Motion capture takes a new direction when a live, four-legged creature is brought into the mix. Gregory Singer reports on capturing the motions of an Andalusian stallion.
People have been horsing around with animation techniques ever since the medium began. That's part of the fun of animating: discovering ways to make things work. Motion-capture, as a technique and tool for animating, is no different. There's still a lot of room for experimentation and discovery. Until recently, the technology of motion-capture has been used mostly for capturing human performances -- of martial arts, acrobatics, or subtle hand and facial gestures. Yet, there is a whole world of nonhuman personality waiting to be explored!
LocoMotion Studios of Wimberley, Texas is a unique and paradigmatic presence within the motion-capture industry. They have already begun to build a library of animal movements, for game development, multimedia and television projects. In one recent collaboration with Computed Animation Technology (CAT) of Dallas, the studio mocapped the data for a horse and rider, which was later used in FOX-TV's 1999 Halloween special, Night of the Headless Horseman. Where There Is A Will... The star of the mocap session was an eleven-year-old Andalusian stallion named Rebollero. Cared for from the age of one by a family of trainers dating back three generations, Rebollero regularly performs at Medieval Times, a restaurant in Dallas where an eleventh-century dinner and tournament are recreated, complete with jousting, nightly.
For the capture session, which was held in the arena at Medieval Times, LocoMotion and CAT merged their two Vicon 8 systems, using a total of 18 cameras to expand their capture volume. The Vicon data station was hung 30 feet off the arena floor from an overhead light grid, along with several other cameras. The remaining cameras were arranged around the perimeter of the arena, approximately 15 to 18 feet above the floor.
One of the greatest challenges of capturing any animal movement -- which can be forceful and unpredictable -- is trying to figure out how to place markers on the animal. There had been some previous work done in England, by a different studio, where patches of the horse's skin were shaved, shot with novacaine (to dull the skin's feeling) and then the markers were superglued to the animal.
For obvious ethical reasons, this wasn't an option for LocoMotion. Instead, initially, the crew experimented with using veterinary glue to affix the markers directly on to the horse's skin. But it turned out that the glue was uncomfortable for Rebollero. He would sweat and dissolve the glue, or his muscles would twitch and shake the markers off. Eventually, LocoMotion designed and made a custom-fitted Lycra suit with Velcro patches to hold the markers. At first, the technicians were concerned that the suit might overheat Rebollero. However, since he was already accustomed to wearing costumes for the Medieval Times shows, he didn't seem bothered at all. When everything was finally in place, Rebollero was wearing about 40 markers, and the rider 32. There were no occlusion problems; the animators were able to distinguish easily between the horse and rider data. Once the general movement was established, tweaking and fine-tuning of the key frames would achieve the desired look.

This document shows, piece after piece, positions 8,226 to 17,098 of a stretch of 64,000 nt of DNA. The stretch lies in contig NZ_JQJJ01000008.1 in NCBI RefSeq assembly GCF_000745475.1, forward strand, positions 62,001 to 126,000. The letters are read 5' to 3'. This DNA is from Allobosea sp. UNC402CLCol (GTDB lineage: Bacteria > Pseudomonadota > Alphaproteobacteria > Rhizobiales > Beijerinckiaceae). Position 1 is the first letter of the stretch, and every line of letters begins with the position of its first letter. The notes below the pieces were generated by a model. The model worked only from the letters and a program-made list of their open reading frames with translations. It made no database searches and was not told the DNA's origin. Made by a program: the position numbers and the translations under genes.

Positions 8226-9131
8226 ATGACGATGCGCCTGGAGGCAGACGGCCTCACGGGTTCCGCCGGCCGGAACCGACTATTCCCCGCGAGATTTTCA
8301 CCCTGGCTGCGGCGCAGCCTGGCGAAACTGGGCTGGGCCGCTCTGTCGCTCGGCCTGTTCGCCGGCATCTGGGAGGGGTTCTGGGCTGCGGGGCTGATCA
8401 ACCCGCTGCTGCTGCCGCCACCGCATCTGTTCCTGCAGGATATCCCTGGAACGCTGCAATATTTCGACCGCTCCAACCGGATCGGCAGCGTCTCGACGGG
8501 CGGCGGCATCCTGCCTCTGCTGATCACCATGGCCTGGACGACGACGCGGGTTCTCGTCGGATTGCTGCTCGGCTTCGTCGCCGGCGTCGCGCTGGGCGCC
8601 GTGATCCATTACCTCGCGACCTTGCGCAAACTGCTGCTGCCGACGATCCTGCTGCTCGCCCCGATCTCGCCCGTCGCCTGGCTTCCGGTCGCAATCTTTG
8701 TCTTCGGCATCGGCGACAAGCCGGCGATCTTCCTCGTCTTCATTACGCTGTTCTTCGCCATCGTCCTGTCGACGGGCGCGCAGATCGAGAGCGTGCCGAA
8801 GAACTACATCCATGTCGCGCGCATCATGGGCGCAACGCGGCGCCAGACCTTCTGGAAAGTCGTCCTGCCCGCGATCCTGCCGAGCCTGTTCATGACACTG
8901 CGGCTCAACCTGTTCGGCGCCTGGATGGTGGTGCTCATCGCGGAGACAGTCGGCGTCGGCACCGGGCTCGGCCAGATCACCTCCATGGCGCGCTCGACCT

More Than Meets The Eye
Kei Taniguchi, marketing director of LocoMotion, explains the benefit of capturing this kind of data: "We have an idea of how animals walk, but not completely. It is something that doesn't always get articulated in hand-drawn animation. There are a lot of nuances of movement; the action of the hoof, for example -- its dynamics and flex. There's a lot more going on down there than we originally thought."
To expand their library, LocoMotion will probably coordinate more capture sessions with Rebollero. They still want to capture more running cycles, and for that, they will need a longer capture volume. The original venue was only 40 feet long, and Rebollero was just too fast for that space. While his first performance provided a decent run cycle, they could only capture one or two strides of what would ideally be a longer, fully extended sprint sequence. In addition, there are a lot of smaller horse movements that people don't generally think about, but which definitely contribute to his personality, like ears flicking, head looking around, tail whipping, etc. Taniguchi explains that in future sessions, they may concentrate on some close-ups of Rebollero to capture references for the ears, mane and tail. "We did one capture of him just standing there and another one of him grazing. At first, he wasn't quite sure what everyone wanted him to do -- which, of course, was nothing. But after a few minutes, his trainer walked away, and he figured it out."
LocoMotion has already received requests for other projects. Based on the needs of their customers, they are now planning to capture such animal movements as those of large cats and guard dogs -- among other top-secret, hush-hush kinds of work. Given the time and budget constraints of any production (and the efficacy of motion-capture in streamlining and refining the process), what more could a studio wish for? With a laugh, Taniguchi admits: "Everyone [at LocoMotion] now really appreciates working with humans. It's so easy compared to doing a horse!" Gregory Singer grew up in Maryland and studied biology there. After a tour of service in the Peace Corps in Kenya, he finally wandered his way to Los Angeles, where he is presently a graduate student of film producing at Chapman University. Mr. Singer is also the assistant editor of the Animation Journal, a peer-reviewed scholarly journal devoted to animation history and theory.